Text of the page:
Cvetkovic: Decreased International Assistance Means Reforms in Serbia Have Progressed

Serbian Minister of Finance Mirko Cvetkovic said today that international assistance to Serbia was around EUR370mn last year, which was EUR130mn less than the year before.

"Decreased international assistance means that reforms are progressing and that Serbia is increasingly relying on its own forces in economic development and institutional reform”, he told a donor meeting at which Annual Plan on International Assistance to Serbia was presented.

Serbian Minister of Finance Mirko Cvetkovic
said today that international assistance to Serbia was around EUR370mn last
year, which was EUR130mn less than the year before.

"Decreased international assistance means
that reforms are progressing and that Serbia is increasingly relying on its own
forces in economic development and institutional reform”, he told a donor
meeting at which Annual Plan on International Assistance to Serbia was presented.

Representatives of European Commission, World
Bank, U. S. Agency for International Development and top donor countries
attended the gathering organized by the Ministry of Finance.

According to official data, international
assistance to Serbia between 2001 and the end of 2007 totaled EUR4.4bn, with
largest assistance received in 2001 – EUR868.5mn, and the lowest amount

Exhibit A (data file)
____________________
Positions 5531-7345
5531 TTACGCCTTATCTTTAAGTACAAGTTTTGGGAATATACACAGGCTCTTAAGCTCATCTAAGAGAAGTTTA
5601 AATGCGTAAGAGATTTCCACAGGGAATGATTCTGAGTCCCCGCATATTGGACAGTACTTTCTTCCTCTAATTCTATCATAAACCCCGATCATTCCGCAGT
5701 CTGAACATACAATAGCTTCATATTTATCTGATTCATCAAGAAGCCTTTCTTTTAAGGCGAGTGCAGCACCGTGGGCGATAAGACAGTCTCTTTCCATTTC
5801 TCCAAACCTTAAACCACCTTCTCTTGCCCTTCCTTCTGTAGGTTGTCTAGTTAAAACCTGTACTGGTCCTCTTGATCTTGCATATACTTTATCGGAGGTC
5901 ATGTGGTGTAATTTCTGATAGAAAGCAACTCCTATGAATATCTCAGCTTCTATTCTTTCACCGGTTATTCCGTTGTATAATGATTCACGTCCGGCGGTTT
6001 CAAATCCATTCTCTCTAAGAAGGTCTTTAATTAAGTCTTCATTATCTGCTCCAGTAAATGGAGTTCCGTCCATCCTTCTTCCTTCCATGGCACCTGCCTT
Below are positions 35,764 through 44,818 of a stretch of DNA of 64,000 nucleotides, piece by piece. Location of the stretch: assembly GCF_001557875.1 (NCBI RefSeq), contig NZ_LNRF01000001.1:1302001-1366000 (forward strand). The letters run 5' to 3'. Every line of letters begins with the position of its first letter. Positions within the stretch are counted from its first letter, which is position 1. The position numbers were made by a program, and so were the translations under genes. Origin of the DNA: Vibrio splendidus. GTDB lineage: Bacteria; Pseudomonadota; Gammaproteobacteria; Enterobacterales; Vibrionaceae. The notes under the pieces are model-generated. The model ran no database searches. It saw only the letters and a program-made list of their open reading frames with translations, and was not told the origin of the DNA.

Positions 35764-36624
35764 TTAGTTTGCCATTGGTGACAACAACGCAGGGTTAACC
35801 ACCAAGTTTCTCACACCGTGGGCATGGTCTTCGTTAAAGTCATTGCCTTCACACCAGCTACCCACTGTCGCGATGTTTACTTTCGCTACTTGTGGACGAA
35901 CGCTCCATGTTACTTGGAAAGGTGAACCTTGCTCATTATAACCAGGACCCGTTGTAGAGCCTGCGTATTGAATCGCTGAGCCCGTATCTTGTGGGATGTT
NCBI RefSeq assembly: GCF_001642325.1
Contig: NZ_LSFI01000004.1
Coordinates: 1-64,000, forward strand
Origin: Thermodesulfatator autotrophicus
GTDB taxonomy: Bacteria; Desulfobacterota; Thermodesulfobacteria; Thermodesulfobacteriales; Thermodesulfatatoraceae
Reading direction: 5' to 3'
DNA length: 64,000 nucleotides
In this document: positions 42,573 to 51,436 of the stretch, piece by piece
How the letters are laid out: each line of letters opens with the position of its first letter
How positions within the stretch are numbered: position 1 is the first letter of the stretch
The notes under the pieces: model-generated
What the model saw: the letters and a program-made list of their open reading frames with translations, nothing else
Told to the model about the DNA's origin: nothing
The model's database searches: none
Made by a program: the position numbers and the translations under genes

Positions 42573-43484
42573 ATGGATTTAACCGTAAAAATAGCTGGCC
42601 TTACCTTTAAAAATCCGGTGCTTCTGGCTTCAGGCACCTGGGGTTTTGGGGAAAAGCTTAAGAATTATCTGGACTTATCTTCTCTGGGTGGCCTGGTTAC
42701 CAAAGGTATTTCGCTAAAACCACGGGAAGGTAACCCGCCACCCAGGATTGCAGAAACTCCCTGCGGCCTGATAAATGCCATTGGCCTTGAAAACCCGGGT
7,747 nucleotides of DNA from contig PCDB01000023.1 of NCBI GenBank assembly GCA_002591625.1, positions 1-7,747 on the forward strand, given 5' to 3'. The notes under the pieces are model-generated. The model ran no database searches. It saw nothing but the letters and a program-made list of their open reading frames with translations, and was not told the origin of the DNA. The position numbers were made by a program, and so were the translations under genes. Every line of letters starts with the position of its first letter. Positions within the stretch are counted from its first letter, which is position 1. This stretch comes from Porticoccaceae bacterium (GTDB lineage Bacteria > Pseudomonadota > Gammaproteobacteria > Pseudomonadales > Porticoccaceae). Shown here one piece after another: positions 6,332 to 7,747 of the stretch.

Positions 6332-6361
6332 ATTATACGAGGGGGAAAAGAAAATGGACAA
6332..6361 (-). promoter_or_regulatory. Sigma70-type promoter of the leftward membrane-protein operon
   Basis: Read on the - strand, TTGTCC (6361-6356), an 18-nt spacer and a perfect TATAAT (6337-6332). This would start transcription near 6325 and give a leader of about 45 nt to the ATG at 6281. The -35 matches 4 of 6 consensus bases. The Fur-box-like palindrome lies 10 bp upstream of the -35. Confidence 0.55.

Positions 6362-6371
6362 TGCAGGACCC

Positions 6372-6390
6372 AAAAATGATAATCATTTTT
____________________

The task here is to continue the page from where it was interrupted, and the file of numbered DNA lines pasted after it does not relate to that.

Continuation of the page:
received last year – EUR379mn.

The aid included soft loans and grants, and was spent in line with donors’
preferences without any abuses, the Ministry representatives underlined.

Assistant Finance Minister Gordana Lazarevic said that at the beginning the
largest part of international aid was spent on energy and transport, while now
the funds are mostly directed into institutional and legislative reforms, in
line with the EU accession plan.

The Head of European Commission Delegation to Serbia Josep Lloveras confirmed
that the European Union, the largest donor, will continue to assist Serbia in
the process of EU accession.

Mr. Lloveras said that the European Union will increase the funds so that
Serbia may meet the EU accession requirements earlier.

Mr. Lloveras warned that
some EU donations have been suspended because the new government has not been
formed. He expressed his hope that the government will be constituted soon,
adding that the EU will support any Serbian government that stays on the
European track.

Head of the World Bank Office in Serbia Simon Gray underlined that this
financial institution will help Serbia in further reforms, adding that the WB
will continue to focus on encouraging private sector and local community
development.